Glasvegas, Concert Hall, Troon
Dionne Warwick and Friends, Apollo Victoria Theatre, London
Just when you thought 2011 might be a dud, Glasvegas stage a return, while diva Dionne heads-up a charity bash
Sunday 16 January 2011
It's a long way from Saltcoats beach to Santa Monica.
The latter, somewhat improbably, is where Glasvegas exiled themselves in a studio during a disappearance which barely lasted a year but felt, in pop terms, like an eternity. The Scots quartet's return from radio silence is perfectly timed, coming at a moment when every one of the industry-backed "bright new hopes" for homegrown rock appears vacuous.
The Glaswegians have launched their comeback campaign with a tour of the less-visited corners of Caledonia, from the wilds of Orkney to, literally, a cowshed in Forres. The nearest thing to a hometown gig is in Troon, a slightly snobby golf resort on the Ayrshire coast, and the between-song banter is indecipherable to Sassenachs.
Taking the stage under the Concert Hall's heraldic coat of arms, James Allan is breaking the dress code. Contrary to Glasvegas's usual none-more-black uniform, the singer is in white, the look topped off with Presleyan aviator shades. There's also a new lo-fi glitz to Glasvegas gigs, amps draped in rope lights nicked from a mobile disco, James's mic lead a neon cobra. And there's a new member: young Swede Jonna Lofgren who, like her predecessor, plays standing up because, let's face it, female stand-up drummers are as cool as drummers get.
They open with a snatch of "(I'm Gonna Get) Stabbed", a sotto voce monologue over Beethoven's "Moonlight Sonata", and a nod to (or direct steal from) the Shangri-La's "Past, Present And Future". But from there on we're into the fruits of their recent Californian labours. The new songs from the forthcoming EUPHORIC /// HEARTBREAK \\\, a title which, though annoyingly formatted, accurately summarises Glasvegas's bittersweet beauty. It begins with "The World Is Yours", with a definite flavour of the Bunnymen's "Killing Moon", and continues with potential lead single "Shine Like Stars" which, on first hearing, exudes a life-or-death intensity.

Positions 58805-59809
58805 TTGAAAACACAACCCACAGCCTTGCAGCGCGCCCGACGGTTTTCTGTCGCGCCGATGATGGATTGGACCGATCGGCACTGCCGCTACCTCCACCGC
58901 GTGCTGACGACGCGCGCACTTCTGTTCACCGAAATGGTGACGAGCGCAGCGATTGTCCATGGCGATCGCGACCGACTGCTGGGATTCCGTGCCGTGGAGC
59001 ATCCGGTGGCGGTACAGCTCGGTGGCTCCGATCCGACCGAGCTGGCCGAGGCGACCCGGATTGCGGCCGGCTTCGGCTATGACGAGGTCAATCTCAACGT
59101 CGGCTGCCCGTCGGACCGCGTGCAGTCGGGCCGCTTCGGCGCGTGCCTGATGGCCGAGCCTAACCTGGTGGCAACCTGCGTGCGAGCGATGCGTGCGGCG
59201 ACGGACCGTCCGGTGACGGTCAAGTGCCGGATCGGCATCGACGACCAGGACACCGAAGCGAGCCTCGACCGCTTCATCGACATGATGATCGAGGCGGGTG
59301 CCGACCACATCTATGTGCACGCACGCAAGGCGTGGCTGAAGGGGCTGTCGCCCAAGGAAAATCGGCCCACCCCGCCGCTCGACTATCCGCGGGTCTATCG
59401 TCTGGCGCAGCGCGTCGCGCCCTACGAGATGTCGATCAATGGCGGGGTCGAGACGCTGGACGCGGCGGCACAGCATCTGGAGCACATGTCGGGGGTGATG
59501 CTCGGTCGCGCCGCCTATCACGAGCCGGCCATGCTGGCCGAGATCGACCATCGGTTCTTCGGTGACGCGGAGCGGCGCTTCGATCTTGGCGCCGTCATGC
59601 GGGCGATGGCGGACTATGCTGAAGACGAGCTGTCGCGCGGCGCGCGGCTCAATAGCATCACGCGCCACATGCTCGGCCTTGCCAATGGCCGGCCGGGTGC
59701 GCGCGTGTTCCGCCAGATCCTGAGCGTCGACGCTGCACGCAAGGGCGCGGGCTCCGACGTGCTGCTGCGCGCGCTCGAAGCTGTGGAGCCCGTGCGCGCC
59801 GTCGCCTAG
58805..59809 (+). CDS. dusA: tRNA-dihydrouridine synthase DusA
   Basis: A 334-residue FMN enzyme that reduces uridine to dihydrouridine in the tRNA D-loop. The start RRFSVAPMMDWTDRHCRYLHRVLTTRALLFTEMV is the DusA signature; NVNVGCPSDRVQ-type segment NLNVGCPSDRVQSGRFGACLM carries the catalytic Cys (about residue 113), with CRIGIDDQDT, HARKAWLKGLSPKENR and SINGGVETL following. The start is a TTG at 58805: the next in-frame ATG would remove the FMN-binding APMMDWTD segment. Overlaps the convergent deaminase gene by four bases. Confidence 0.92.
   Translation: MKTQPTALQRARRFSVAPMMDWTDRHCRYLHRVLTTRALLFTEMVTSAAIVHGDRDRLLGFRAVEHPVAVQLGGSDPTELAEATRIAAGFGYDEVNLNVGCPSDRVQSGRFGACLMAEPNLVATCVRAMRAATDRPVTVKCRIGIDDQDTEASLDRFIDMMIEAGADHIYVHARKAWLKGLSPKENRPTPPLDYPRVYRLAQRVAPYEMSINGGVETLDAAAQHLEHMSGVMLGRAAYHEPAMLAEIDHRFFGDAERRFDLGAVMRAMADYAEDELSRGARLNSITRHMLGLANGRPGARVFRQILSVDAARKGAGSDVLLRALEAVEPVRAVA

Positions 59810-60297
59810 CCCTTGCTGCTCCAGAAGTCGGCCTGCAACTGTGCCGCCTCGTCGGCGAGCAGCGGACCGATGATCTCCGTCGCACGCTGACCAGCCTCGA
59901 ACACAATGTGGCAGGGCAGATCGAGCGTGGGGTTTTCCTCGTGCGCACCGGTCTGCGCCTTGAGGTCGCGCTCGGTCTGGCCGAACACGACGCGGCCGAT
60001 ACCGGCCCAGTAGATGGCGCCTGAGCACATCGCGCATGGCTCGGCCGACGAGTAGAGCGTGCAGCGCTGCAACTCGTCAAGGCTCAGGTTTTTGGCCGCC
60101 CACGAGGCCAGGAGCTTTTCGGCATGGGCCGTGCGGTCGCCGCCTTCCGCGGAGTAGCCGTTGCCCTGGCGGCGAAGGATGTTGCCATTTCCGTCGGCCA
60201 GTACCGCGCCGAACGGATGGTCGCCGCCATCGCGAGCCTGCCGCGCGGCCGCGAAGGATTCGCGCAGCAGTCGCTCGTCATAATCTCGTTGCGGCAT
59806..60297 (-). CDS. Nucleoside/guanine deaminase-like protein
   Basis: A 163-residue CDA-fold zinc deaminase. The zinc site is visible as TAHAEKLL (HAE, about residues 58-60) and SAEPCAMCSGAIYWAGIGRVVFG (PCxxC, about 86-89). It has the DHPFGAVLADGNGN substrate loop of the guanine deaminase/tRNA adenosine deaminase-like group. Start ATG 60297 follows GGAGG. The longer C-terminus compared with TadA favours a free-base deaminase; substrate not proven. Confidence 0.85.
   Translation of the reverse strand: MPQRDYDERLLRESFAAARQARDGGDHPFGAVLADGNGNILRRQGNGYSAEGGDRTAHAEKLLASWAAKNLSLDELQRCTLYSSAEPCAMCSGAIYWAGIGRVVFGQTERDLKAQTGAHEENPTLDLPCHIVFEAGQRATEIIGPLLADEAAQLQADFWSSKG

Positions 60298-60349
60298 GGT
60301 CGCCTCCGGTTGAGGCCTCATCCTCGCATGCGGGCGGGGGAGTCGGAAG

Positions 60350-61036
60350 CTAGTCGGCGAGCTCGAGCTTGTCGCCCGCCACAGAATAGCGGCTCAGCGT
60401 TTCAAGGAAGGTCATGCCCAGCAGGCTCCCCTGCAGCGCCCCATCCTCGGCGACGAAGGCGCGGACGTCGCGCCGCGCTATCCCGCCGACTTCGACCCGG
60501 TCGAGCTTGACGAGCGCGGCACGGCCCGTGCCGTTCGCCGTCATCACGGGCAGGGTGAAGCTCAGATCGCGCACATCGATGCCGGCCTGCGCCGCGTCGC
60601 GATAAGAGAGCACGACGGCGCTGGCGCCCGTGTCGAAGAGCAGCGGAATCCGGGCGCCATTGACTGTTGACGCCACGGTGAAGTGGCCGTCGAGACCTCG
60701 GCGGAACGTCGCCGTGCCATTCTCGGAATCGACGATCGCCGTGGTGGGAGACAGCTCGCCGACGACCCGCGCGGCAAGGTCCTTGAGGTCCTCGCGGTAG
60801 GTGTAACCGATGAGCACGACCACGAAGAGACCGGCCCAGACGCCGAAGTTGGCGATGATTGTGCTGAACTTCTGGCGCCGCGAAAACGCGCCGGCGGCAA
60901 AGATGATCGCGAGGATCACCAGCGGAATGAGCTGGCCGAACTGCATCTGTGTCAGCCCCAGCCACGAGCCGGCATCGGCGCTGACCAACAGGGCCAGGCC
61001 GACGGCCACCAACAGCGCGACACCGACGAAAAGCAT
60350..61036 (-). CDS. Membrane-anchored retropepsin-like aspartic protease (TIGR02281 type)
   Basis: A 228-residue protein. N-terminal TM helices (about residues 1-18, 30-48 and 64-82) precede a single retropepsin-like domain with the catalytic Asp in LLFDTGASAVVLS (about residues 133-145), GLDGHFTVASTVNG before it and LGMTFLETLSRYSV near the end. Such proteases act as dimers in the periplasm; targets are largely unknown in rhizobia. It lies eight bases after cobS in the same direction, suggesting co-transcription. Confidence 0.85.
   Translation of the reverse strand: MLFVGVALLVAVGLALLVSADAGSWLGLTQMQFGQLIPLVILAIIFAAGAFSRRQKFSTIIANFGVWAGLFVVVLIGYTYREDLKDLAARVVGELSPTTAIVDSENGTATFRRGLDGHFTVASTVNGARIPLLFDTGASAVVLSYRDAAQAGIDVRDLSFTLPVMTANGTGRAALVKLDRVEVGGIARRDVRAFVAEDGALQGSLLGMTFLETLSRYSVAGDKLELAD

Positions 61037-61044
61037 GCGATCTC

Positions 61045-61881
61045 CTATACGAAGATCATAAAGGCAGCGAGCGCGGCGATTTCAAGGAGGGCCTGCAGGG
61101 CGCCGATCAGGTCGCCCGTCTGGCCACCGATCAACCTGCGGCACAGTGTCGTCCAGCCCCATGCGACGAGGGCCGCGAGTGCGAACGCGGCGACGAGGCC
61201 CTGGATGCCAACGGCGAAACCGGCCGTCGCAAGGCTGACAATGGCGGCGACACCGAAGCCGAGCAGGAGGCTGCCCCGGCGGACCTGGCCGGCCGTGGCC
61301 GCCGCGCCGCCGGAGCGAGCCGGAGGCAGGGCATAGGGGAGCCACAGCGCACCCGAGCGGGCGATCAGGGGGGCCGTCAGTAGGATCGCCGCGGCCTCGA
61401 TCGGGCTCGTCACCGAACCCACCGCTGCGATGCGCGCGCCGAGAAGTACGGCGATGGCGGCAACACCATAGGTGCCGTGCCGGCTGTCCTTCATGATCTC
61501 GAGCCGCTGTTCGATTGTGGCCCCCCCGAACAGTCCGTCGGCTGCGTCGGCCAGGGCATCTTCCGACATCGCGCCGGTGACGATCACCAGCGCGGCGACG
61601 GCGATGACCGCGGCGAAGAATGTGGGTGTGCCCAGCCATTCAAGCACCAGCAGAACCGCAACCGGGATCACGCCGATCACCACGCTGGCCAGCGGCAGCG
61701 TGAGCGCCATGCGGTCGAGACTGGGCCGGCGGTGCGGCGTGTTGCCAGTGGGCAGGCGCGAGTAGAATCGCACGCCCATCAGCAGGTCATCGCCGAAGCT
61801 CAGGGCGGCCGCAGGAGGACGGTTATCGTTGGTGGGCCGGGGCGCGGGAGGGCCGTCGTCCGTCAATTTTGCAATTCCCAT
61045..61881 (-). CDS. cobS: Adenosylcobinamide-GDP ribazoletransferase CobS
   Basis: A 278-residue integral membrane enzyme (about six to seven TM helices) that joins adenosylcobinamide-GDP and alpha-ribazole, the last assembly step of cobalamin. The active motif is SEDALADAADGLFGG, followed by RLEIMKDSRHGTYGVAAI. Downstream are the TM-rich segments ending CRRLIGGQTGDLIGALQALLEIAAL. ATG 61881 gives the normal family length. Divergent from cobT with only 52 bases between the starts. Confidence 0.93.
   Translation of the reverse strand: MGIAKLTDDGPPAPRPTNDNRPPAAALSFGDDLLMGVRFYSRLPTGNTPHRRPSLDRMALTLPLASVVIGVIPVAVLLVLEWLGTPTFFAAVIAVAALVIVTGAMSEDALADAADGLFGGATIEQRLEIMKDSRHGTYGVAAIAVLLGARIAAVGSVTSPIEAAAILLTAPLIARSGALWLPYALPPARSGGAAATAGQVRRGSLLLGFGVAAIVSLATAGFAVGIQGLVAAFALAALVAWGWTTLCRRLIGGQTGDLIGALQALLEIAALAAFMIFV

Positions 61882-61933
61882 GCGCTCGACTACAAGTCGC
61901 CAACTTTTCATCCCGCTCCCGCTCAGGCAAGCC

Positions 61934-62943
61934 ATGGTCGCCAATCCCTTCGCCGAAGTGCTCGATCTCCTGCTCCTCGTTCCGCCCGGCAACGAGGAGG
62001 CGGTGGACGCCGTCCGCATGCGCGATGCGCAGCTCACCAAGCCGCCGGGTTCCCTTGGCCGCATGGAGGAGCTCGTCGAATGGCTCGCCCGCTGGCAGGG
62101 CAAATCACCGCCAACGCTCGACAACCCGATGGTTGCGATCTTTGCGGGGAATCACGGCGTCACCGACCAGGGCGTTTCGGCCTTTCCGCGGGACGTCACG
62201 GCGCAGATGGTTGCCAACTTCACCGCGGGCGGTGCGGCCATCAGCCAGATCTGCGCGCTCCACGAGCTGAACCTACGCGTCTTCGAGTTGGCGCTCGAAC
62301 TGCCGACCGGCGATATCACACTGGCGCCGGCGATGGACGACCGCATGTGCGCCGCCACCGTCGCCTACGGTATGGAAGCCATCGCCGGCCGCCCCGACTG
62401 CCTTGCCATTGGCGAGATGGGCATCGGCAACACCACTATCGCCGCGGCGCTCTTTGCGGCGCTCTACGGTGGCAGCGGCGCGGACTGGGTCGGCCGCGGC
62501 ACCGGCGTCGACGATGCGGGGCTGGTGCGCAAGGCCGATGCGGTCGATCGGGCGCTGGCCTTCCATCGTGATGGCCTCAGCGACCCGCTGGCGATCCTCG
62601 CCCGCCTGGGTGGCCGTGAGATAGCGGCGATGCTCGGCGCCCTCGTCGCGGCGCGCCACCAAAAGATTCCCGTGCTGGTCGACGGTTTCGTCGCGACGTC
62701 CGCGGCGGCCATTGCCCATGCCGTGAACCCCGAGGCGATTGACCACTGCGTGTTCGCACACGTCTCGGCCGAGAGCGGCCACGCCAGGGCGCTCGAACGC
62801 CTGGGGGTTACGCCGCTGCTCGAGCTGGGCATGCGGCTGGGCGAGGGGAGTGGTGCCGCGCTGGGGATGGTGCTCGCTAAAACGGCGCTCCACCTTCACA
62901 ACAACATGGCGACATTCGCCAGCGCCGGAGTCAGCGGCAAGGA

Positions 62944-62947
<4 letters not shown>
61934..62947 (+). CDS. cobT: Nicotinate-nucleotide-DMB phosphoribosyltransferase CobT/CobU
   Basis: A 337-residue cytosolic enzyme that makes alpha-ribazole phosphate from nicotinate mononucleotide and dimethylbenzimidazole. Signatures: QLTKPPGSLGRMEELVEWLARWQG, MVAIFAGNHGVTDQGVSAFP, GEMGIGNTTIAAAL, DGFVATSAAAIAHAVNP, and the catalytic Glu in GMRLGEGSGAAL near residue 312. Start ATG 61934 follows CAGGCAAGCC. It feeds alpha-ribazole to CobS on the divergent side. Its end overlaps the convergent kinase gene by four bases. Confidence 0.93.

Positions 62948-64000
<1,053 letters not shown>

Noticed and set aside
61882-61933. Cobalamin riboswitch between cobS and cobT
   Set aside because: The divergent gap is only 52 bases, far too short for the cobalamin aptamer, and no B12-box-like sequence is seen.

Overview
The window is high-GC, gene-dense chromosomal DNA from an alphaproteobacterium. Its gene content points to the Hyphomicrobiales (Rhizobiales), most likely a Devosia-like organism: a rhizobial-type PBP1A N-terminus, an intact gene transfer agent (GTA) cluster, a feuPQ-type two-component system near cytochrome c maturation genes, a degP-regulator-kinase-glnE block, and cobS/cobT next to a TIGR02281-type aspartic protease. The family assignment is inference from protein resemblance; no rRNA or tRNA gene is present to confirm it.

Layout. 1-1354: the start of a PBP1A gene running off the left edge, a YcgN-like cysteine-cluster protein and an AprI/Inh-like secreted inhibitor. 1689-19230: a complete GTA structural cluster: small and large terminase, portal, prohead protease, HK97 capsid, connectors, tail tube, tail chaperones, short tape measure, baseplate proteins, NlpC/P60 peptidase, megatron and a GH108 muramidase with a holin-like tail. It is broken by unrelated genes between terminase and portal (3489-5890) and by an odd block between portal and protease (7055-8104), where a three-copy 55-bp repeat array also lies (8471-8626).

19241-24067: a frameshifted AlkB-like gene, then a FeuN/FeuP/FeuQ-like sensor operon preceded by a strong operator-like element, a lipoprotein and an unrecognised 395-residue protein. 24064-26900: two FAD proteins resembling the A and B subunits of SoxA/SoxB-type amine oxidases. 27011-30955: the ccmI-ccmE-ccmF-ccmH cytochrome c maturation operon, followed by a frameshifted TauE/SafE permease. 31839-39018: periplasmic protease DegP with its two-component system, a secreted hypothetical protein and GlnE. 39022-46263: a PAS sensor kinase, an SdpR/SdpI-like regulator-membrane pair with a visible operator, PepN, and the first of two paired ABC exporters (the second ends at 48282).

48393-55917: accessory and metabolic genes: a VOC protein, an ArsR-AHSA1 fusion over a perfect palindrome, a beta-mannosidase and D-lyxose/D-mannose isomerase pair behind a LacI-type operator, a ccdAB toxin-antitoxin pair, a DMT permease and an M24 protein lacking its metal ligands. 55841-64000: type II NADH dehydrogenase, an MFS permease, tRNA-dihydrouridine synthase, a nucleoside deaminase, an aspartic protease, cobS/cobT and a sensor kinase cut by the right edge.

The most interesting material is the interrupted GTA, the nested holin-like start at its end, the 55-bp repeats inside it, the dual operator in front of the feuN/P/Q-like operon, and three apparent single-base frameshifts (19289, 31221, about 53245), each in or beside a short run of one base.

The classic Glasvegas sound wedded the melodies of 1950s/60s jukebox pop to 1980s guitar distortion, but new number "Euphoria" involve atmospheric keyboards and effects from bassist Paul Donoghue. It's a style they also employ on live renditions of older tracks "Flowers and Football Tops" and "Ice Cream Van", both of which see James Allan, alone in a spotlight, singing almost a capella over subtle washes of synth.
Some songs, however, are not to be messed with, such as the majestic "Fuck You It's Over" or "It's My Own Cheating Heart That Makes Me Cry", Allan's painfully honest study of the feedback loop of paranoia caused by infidelity, which prompts such an outbreak of participation that he's able to lie down and let the audience take two whole verses. The climactic "Daddy's Gone" still brings a lump to the throat of anyone who experienced the pain of parental break-up as a child and, perhaps paradoxically, is a cathartic feel-good moment.